So it turns out that the Government statisticians forgot to add the costs of extra policing, and the millions of pounds required for translation and interpreting services.

Over half the crime in Cambridgeshire is now committed by immigrants. And will somebody explain how the Romanian gypsies harassing pedestrians in Sloane Street every day are benefiting our economy? They cannot even be arrested and thrown out – they all have carefully-produced EU badges identifying their inviolate status: while I meanwhile am not permitted to travel to Germany, Austria and other countries to visit archives, publishers, and human sources of history.

Note that the cowardly Daily Telegraph carefully omits the “i” word in its headline, immigrants: they maintain the fiction that these are just migrants, as though they are arriving like tourists and shortly moving on, waving their hats and beaming those water-melon smiles we saw in the Pathé newsreels of the 1950s.

Uh, no. They have come to suck Britain dry, like any other immigrants.

If only those gangplank shots could be reversed now: if only we could just press a knob, and film the whole shuffling mob of cheap slave-labour immigrants stepping backwards up into the bowels of the ships they were transported over here in.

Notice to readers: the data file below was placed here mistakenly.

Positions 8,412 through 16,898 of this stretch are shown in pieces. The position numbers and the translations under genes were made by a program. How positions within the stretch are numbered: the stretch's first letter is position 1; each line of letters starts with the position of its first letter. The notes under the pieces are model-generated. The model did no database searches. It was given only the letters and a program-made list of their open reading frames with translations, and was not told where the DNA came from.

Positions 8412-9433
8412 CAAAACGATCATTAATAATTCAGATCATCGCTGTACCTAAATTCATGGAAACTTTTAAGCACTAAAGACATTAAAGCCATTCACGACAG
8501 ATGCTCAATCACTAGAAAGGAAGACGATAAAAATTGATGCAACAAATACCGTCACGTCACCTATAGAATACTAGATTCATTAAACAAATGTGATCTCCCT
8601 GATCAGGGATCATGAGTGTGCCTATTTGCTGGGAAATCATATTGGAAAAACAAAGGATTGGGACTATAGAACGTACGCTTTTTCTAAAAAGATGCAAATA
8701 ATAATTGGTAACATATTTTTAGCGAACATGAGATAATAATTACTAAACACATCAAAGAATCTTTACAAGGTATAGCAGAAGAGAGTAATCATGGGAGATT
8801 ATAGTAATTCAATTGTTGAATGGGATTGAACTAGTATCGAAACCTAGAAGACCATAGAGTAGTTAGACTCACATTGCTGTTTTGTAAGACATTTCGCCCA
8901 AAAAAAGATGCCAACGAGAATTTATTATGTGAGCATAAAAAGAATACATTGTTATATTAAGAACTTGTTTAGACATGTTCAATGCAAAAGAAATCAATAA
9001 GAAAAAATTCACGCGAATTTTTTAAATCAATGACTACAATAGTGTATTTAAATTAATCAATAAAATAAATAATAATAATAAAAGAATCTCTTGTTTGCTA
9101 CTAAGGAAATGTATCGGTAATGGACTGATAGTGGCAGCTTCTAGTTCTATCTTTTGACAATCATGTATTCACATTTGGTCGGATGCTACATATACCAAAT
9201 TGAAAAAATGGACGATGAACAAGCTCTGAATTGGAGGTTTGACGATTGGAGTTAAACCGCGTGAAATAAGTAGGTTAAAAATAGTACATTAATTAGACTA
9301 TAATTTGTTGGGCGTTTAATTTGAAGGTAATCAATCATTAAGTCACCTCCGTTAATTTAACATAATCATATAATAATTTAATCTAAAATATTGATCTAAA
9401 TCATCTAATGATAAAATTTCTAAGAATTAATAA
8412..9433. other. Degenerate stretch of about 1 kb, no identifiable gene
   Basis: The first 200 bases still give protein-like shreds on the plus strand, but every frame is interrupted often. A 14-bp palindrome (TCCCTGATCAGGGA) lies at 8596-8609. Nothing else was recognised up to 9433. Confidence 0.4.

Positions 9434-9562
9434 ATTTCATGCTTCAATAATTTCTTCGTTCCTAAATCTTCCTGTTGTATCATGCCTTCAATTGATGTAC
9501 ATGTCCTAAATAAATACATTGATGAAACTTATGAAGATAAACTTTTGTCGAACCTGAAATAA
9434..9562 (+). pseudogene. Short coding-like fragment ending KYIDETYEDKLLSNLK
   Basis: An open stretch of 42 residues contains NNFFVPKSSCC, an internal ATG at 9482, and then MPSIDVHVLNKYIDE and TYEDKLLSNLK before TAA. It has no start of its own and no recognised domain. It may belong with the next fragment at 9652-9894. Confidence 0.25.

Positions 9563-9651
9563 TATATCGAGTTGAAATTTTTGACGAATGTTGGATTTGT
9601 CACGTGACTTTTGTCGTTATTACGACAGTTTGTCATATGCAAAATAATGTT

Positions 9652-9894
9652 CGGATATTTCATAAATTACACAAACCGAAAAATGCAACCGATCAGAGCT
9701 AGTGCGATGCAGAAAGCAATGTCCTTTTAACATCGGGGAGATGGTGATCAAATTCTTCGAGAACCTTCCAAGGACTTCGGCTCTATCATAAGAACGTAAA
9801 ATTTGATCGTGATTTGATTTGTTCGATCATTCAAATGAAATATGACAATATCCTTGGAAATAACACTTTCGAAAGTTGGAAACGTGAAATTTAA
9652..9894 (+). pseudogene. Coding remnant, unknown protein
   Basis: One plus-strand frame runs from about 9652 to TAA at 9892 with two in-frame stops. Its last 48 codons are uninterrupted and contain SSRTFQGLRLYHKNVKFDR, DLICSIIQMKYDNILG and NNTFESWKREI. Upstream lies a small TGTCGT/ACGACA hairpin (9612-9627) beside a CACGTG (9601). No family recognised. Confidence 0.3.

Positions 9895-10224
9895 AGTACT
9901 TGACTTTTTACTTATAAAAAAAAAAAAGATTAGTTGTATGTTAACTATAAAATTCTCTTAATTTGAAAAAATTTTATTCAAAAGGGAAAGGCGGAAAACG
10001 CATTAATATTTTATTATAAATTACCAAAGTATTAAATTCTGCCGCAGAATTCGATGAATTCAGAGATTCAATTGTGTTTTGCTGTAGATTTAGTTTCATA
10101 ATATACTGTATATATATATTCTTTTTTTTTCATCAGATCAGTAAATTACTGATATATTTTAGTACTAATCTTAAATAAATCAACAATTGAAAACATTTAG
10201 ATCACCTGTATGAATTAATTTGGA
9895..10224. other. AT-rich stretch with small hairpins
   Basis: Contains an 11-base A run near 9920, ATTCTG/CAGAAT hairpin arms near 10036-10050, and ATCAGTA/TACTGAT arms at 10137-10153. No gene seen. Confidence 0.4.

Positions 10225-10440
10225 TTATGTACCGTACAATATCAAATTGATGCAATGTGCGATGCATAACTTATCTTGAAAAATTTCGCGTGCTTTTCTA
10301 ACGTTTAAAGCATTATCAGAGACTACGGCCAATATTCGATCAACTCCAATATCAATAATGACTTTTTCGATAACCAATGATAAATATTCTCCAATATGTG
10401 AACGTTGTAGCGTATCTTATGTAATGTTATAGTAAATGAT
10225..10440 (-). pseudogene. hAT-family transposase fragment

These weird editors have a lot to answer for. I remember that in the 1960s and 1970s the Daily Telegraph house style book ordered their writers to use only the word plastics, not plastic, as in “a plastics folder.”

In 1967 that same house style book defined that David Irving was in future to be referred to only as the writer, and not the historian.

I can live with that, but can we native British now live with the mass multi-million immigration that Mr Sanctimonious Blair and his cronies, funded as it now turns out by You Know Whom, have inflicted on us?